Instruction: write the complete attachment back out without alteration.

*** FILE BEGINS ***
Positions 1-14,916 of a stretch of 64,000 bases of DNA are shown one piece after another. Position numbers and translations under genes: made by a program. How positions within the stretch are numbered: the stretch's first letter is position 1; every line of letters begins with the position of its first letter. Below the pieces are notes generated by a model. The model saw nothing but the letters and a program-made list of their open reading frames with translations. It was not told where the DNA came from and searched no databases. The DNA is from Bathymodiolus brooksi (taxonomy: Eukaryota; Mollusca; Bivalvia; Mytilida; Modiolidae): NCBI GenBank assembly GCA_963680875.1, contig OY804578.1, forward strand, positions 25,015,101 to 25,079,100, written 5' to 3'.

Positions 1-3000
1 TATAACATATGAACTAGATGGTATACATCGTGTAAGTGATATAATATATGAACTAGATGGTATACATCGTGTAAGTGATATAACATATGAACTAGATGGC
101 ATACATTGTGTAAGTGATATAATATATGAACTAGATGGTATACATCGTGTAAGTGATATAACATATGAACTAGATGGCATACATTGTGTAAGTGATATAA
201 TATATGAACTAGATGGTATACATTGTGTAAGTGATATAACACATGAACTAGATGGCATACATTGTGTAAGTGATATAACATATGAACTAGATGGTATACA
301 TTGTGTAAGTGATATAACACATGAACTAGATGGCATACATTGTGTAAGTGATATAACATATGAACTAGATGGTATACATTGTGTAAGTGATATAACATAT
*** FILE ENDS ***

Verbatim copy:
Positions 1-14,916 of a stretch of 64,000 bases of DNA are shown one piece after another. Position numbers and translations under genes: made by a program. How positions within the stretch are numbered: the stretch's first letter is position 1; every line of letters begins with the position of its first letter. Below the pieces are notes generated by a model. The model saw nothing but the letters and a program-made list of their open reading frames with translations. It was not told where the DNA came from and searched no databases. The DNA is from Bathymodiolus brooksi (taxonomy: Eukaryota; Mollusca; Bivalvia; Mytilida; Modiolidae): NCBI GenBank assembly GCA_963680875.1, contig OY804578.1, forward strand, positions 25,015,101 to 25,079,100, written 5' to 3'.

Positions 1-3000
1 TATAACATATGAACTAGATGGTATACATCGTGTAAGTGATATAATATATGAACTAGATGGTATACATCGTGTAAGTGATATAACATATGAACTAGATGGC
101 ATACATTGTGTAAGTGATATAATATATGAACTAGATGGTATACATCGTGTAAGTGATATAACATATGAACTAGATGGCATACATTGTGTAAGTGATATAA
201 TATATGAACTAGATGGTATACATTGTGTAAGTGATATAACACATGAACTAGATGGCATACATTGTGTAAGTGATATAACATATGAACTAGATGGTATACA
301 TTGTGTAAGTGATATAACACATGAACTAGATGGCATACATTGTGTAAGTGATATAACATATGAACTAGATGGTATACATTGTGTAAGTGATATAACATAT